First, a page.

CHAIRMAN LESER: We shall have time now for two or three five-minute talks, bearing on Mr. Brindley's subject. One of the sensible things that the states have recently been doing is that of naming expert advisers to their special tax commissions. The State of Washington has named Professor Harley Lutz of Oberlin, and he knows enough to tell us something in five minutes that is worth hearing.–Professor Lutz.
ProFossor HARLEY L. Lutz: Mr. Chairman, ladies and gentlemen: I merely want to offer certain general suggestions on a subject that is not susceptible of generalized treatment, if that is possible. It is not susceptible of generalized treatment to discuss the work of special tax commissions, because the problem varies in each state from that in every other state. You have constitutional limitations, you have certain statutory limitations imposed upon the commission; it is instructed often to attempt to solve a certain particular problem. You have very often a limitation of funds, and there will be many other reasons which I need not detail,
which go to show that in each case it is a special problem; and yet, if I may present just one or two generalized comments upon the procedure of a special tax commission, when such a body has been created, I should like to do it.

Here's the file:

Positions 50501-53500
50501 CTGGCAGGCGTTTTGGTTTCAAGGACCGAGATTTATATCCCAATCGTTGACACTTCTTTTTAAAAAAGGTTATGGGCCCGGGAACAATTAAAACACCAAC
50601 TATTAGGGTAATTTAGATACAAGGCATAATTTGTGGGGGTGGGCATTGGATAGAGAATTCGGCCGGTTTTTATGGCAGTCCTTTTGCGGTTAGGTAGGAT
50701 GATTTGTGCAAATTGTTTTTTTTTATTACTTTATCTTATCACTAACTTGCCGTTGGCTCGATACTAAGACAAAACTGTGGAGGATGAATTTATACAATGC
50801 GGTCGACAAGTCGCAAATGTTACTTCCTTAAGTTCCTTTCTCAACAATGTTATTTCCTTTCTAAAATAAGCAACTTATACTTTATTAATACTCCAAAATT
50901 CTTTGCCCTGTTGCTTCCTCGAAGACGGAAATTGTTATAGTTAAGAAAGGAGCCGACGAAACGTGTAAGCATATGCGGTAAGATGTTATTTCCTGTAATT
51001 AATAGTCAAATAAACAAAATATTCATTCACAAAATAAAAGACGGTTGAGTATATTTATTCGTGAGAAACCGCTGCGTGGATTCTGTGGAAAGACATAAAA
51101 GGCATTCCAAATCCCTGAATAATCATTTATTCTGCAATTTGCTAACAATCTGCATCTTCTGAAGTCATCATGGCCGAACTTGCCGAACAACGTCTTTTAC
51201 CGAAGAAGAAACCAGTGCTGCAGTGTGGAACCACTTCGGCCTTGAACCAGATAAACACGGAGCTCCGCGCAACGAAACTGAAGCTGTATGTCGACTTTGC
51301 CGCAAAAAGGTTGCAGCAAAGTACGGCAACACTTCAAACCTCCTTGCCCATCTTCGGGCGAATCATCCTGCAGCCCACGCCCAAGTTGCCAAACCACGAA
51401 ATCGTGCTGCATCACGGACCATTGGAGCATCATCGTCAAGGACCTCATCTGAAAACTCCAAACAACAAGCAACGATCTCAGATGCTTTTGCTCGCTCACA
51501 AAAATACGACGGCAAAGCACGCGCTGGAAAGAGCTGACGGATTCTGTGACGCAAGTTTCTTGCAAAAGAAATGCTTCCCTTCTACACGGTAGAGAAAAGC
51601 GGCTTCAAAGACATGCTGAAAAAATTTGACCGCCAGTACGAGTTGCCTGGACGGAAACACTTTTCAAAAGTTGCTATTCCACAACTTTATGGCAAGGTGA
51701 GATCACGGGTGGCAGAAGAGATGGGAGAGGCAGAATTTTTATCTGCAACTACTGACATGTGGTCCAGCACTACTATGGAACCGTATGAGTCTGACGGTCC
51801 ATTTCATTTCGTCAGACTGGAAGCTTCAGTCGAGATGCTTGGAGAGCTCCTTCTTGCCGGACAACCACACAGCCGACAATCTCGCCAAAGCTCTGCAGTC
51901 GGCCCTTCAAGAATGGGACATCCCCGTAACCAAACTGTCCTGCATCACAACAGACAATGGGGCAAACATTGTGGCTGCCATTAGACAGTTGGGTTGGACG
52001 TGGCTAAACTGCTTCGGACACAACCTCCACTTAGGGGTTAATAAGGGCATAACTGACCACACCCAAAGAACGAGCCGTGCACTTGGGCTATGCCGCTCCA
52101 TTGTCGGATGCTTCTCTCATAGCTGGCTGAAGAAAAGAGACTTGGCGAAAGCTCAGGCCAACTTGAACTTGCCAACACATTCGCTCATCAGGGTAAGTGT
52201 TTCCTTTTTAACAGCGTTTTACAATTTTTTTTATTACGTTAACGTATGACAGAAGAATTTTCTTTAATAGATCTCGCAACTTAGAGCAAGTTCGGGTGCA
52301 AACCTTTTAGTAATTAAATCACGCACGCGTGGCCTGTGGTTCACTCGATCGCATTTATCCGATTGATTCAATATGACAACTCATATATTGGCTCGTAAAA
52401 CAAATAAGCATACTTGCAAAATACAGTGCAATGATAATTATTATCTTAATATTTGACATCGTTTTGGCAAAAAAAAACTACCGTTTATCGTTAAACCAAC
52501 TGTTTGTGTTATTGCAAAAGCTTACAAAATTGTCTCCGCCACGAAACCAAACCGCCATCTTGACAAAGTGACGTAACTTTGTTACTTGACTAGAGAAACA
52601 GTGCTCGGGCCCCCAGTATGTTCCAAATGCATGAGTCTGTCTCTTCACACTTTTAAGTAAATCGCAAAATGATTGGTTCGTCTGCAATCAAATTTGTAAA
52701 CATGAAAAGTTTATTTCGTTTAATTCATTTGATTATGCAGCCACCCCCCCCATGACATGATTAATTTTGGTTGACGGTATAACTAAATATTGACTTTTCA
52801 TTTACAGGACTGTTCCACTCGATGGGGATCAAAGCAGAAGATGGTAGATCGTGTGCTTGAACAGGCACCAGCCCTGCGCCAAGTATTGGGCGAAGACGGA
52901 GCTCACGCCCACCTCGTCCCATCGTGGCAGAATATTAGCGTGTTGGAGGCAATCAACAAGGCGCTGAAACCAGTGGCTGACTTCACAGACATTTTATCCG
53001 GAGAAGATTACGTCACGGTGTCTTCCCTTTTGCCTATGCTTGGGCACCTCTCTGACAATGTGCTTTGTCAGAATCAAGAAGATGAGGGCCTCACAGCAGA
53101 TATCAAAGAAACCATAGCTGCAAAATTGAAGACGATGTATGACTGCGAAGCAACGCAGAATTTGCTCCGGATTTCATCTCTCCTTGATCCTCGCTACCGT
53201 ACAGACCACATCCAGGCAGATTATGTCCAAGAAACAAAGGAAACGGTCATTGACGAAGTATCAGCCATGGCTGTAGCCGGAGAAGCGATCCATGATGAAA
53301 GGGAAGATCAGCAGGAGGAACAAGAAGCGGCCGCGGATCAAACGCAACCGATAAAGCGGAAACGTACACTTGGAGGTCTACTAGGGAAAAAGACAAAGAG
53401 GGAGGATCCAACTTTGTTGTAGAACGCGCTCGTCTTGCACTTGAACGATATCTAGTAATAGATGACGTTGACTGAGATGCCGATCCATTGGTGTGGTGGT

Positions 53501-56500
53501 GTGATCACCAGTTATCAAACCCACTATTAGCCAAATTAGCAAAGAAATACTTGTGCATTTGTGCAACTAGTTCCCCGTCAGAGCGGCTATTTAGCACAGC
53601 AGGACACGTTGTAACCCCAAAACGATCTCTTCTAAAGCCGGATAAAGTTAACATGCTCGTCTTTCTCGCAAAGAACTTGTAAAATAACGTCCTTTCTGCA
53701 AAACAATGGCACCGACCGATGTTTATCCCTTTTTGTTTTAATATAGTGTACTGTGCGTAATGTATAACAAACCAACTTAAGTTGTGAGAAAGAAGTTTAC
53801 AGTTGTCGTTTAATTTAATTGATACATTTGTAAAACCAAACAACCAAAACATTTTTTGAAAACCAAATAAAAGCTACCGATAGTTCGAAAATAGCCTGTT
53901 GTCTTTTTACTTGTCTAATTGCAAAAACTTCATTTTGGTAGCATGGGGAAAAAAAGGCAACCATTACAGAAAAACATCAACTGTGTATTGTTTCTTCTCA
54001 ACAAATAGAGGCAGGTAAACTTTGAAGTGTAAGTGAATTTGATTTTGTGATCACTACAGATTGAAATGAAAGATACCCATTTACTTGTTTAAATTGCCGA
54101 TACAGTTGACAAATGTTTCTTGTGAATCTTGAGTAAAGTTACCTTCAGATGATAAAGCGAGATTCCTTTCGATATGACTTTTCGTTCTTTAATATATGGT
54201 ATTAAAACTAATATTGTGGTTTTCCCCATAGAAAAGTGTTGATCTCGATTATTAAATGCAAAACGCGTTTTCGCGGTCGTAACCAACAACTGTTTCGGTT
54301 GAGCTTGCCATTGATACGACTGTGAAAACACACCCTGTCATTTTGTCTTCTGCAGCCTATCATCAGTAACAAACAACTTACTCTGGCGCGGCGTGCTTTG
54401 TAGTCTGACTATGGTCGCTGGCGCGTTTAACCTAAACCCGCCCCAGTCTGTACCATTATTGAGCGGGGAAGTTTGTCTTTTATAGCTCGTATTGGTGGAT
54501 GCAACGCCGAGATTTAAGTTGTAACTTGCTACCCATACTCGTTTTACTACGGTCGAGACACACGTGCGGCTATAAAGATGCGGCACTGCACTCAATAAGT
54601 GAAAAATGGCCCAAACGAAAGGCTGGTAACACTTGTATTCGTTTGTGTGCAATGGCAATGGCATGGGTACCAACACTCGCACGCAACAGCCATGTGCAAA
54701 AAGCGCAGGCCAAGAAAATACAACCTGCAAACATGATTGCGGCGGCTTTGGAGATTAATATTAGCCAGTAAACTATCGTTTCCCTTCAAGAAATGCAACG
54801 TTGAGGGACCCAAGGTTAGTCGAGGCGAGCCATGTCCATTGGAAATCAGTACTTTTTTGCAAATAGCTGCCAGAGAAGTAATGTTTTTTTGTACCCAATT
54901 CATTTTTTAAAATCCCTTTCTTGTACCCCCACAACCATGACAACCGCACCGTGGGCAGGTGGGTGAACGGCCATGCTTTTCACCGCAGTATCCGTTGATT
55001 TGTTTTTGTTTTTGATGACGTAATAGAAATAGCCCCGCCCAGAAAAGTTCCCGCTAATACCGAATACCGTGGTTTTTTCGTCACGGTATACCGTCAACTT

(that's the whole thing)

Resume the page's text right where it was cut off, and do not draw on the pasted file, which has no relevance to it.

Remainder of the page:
In the first place, with regard to the technique of such a body, there are various procedures which have been followed in different states. In some states the special commission will travel over the state and invite interested parties and organizations to attend public hearings and present their views, and they accumulate stenographic reports by the bushel basketful, and of course nobody can wade through them. Nobody is interested in wading through them. So, when the work of a special investigation of taxation begins by means of a public hearing, I think we may put this aside at the outset as being practically worthless, except possibly for the purpose of indicating the way in which public sentiment drifts, ana that is, as I want to suggest later, really a very important matter. I think it can be gotten at in other ways than by means of a general public hearing. The advice and assistance of the regular tax officials of the state is always of the highest importance. I am of the opinion, however, that in a great many states, because of their other duties and possibly for other reasons, the state tax officials have not always at their immediate command the kind of information, the kind of material that will serve best the purposes of a special investigating commission. So, we are driven back to the conclusion that if an investigation of this sort in any state is worth while, it must be done carefully and frequently by trained investigators, who are able to go into the problem involved and compile material upon which a sound step forward may be taken. It is not worth while to spend one thousand dollars in a tax investigation, as some states have recently attempted to do—they are simply wasting that money. Unless you are willing to provide a special tax investigating commission or committee, with funds and with ability to draw upon those who may contribute in a degree sufficiently ample to get results, there is no use undertaking it. And so, my first generalization is, that if work of this sort needs doing, it must be done well, and it cannot be done well, except by those who can be drawn upon for that character of work. A second general suggestion is the manner of handling the results, assuming, of course, that those results are sound, and assuming that the commission, as a result of its inquiries, has developed a line of suggestions that are deserving of incorporation into the state tax system. I have seen more than one case and you are doubtless familiar with instances in which a very worthy report or very worthy suggestion has fallen by the wayside, has fallen on barren ground. I am becoming more and more convinced that quite as much importance attaches to ground work, the preliminary ground work, as well as the salesmanship displayed in putting this suggestion or these suggestions across, as in the actual study of the problem itself. The study of the problem itself, of course, is fundamental, but unless you can convince the public, unless you can convince the legislature and the governor that you have a suggestion worth while, you will have wasted your time and the state's money. And so I should like to emphasize particularly this matter of salesmanship of the reforms that you are working out. That needs very careful publicity. It needs very careful engineering. I realize that sometimes the political situation in a state is a very delicate matter-has to be handled with gloves; asbestos glovesand sometimes with tongs, and so you have to take all those factors into account, but the salesmanship of the results is very important.